Dental trauma refers to trauma (injury) to the teeth and/or periodontium (gums, periodontal ligament, alveolar bone), and nearby soft tissues such as the lips, tongue, etc. The study of dental trauma is called dental traumatology.
Dental trauma is most common in younger people, accounting for 17% of injuries to the body in those aged 0–6 years compared to an average of 5% across all ages. It is more frequently observed in males compared to females. Traumatic dental injuries are more common in permanent teeth compared to deciduous teeth and usually involve the front teeth of the upper jaw.
- Tooth fractures
- Injuries of the periodontal apparatus
- Injuries to supporting bone tissues
- Communition of mandibular/maxillary alveolar socket wall
- Fracture of mandibular/maxillary socket wall
- Fracture of mandibular/maxillary alveolar processes
- Fracture of mandible/maxilla
- Soft tissue laceration, most commonly the lips and the gingiva.
- Young children
- Sports, especially contact sports
- Piercing in tongue and lips
- Military training
- Acute changes in the barometric pressure, i.e. dental barotrauma, which can affect scuba divers and aviators
- Class II malocclusion with increased overjet and Class II skeletal relationship 
Regular use of a mouthguard during sports and other high-risk activities (such as military training) is the most effective prevention for dental trauma. However, studies in various high-risk populations for dental injuries have repeatedly reported low compliance of individuals for the regular using of mouthguard during activities. Moreover, even with regular use, effectiveness of prevention of dental injuries is not complete, and injuries can still occur even when mouthguards are used as users are not always aware of the best makes or size, which inevitably result in a poor ﬁt.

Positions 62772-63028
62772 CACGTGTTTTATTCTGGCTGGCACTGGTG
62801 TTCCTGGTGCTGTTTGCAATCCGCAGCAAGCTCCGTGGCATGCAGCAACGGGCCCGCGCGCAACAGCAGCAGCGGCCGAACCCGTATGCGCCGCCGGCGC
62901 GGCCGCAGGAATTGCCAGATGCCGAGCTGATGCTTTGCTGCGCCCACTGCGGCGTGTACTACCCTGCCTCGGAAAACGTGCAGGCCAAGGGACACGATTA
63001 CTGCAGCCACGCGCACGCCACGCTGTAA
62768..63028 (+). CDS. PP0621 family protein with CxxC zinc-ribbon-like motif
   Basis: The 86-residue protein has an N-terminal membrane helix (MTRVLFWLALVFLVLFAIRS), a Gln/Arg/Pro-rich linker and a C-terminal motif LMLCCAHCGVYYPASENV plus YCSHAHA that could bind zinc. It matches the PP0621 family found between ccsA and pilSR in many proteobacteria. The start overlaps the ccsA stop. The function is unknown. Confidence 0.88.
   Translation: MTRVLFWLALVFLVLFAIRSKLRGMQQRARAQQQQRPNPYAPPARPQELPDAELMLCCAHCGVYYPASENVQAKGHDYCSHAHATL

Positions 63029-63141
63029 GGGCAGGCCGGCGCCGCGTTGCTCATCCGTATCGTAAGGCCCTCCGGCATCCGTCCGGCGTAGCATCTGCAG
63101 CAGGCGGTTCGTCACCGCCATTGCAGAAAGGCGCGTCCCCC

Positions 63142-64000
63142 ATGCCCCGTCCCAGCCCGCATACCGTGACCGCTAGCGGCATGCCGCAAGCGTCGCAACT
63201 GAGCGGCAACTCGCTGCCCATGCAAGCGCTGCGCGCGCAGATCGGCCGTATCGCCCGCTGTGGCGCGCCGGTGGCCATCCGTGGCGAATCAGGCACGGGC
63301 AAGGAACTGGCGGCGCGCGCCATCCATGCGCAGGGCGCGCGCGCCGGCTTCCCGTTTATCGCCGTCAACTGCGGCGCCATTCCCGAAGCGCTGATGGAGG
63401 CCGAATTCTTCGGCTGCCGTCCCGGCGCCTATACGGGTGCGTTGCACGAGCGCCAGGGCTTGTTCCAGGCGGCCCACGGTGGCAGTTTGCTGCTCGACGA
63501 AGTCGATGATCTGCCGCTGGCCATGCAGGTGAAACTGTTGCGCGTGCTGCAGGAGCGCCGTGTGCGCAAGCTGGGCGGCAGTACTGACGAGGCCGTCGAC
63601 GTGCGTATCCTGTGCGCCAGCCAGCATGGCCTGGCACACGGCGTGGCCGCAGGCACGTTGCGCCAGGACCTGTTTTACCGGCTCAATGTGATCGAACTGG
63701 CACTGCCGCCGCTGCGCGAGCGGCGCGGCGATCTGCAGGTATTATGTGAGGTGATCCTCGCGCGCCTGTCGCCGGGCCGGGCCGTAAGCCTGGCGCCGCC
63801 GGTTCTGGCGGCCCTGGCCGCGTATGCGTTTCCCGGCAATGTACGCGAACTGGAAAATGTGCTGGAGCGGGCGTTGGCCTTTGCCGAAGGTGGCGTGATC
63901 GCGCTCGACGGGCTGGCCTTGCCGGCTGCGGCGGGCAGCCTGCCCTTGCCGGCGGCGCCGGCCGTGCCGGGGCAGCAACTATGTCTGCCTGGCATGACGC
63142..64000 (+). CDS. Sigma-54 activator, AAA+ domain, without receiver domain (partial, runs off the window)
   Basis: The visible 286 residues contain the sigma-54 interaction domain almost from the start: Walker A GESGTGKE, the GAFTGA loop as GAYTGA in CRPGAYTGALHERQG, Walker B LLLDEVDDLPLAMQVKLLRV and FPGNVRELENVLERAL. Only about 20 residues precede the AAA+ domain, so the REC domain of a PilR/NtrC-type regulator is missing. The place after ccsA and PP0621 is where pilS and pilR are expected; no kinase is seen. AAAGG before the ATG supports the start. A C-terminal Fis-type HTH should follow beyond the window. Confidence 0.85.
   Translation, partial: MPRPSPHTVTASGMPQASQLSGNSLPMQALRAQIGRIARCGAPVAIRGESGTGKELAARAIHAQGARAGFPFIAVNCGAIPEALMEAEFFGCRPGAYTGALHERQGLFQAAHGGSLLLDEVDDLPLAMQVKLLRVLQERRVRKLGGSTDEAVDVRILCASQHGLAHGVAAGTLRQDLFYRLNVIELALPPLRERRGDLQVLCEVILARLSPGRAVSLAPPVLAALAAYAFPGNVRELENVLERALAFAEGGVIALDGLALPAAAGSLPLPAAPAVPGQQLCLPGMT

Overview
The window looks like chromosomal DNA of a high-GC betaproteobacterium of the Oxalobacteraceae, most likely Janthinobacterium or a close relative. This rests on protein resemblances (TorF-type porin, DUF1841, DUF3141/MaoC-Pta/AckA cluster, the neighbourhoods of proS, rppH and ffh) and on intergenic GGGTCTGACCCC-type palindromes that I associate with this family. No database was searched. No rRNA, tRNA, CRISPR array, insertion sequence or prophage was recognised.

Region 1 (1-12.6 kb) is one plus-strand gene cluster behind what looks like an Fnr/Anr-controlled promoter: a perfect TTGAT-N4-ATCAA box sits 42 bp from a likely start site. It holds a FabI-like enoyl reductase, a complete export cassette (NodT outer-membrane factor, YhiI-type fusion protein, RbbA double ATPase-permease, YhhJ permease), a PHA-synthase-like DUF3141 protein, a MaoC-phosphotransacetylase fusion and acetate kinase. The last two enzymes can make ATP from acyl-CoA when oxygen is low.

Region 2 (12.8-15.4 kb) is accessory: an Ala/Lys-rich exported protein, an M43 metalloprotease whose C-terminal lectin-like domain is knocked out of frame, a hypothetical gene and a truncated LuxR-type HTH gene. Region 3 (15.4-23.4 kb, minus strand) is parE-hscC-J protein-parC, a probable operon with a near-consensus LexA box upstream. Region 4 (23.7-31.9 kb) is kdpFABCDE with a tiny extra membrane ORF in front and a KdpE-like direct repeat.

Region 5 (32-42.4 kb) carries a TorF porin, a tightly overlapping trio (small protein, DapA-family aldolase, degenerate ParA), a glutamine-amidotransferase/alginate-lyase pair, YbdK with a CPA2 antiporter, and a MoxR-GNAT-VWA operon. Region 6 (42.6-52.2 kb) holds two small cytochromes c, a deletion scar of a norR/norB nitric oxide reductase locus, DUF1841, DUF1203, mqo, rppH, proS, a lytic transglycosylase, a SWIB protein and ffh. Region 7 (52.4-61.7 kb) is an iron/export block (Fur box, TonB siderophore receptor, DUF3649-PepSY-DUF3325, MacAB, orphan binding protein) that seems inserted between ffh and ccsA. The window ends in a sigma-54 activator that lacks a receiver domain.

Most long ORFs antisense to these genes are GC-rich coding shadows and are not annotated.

Management and future treatment options
The management depends on the type of injury involved and whether it is a baby or an adult tooth. The Dental Trauma Guide is an evidence-based and up-to-date resource to aid management of dental trauma. If teeth are completely knocked out baby front teeth should not be replaced. The area should be cleaned gently and the child brought to see a dentist. Adult front teeth (which usually erupt at around 6 years of age) can be replaced immediately if clean. See below and the Dental Trauma Guide website for more details. If a tooth is avulsed, make sure it is a permanent tooth (primary teeth should not be replanted, and instead the injury site should be cleaned to allow the adult tooth to begin to erupt).
- Reassure the patient and keep them calm.
- If the tooth can be found, pick it up by the crown (the white part). Avoid touching the root part.
- If the tooth is dirty, wash it briefly (10 seconds) under cold running water but do not scrub the tooth.
- Place the tooth back in the socket where it was lost from, taking care to place it the correct way (matching the other tooth)
- Encourage the patient to bite on a handkerchief to hold the tooth in position.
- If it is not possible to replace the tooth immediately, place it in a glass of milk or a container with the patient's saliva or in the patient's cheek (keeping it between the teeth and the inside of the cheek - note this is not suitable for young children who may swallow the tooth). Transporting the tooth in water is not recommended, as this will damage the delicate cells that make up the tooth's interior.
- Seek emergency dental treatment immediately.
The poster "Save a Tooth" is written for the public and is available in several languages—Spanish, English, Portuguese, French, Icelandic, Italian—and can be obtained at the IADT website.
For other injuries, it is important to keep the area clean - by using a soft toothbrush and antiseptic mouthwash such as chlorhexidine gluconate. Soft foods and avoidance of contact sports it also recommended in the short term. Dental care should be sought as quickly as possible.
Potential sequelae can involve pulpal necrosis, pulp obliteration and root resorption. Necrosis is the most common complication and an assessment is generally made based on colour supplemented with radiograph monitoring. A change in colour may mean the tooth is still vital but if persists likely to be non-vital.
When the injured teeth are painful with function due to damage to the periodontal ligaments (e.g., dental subluxation), a temporary splinting of the injured teeth may relieve the pain and enhance eating ability. An avulsed permanent tooth should be gently rinsed under tap water and immediately re-planted in its original socket within the alveolar bone and later temporarily splinted by a dentist. Failure to re-plant the avulsed tooth within the first 40 minutes after the injury may result in very poor prognosis for the tooth. Management of injured primary teeth differs from management of permanent teeth; an avulsed primary tooth should not be re-planted (to avoid damage to the permanent dental crypt).
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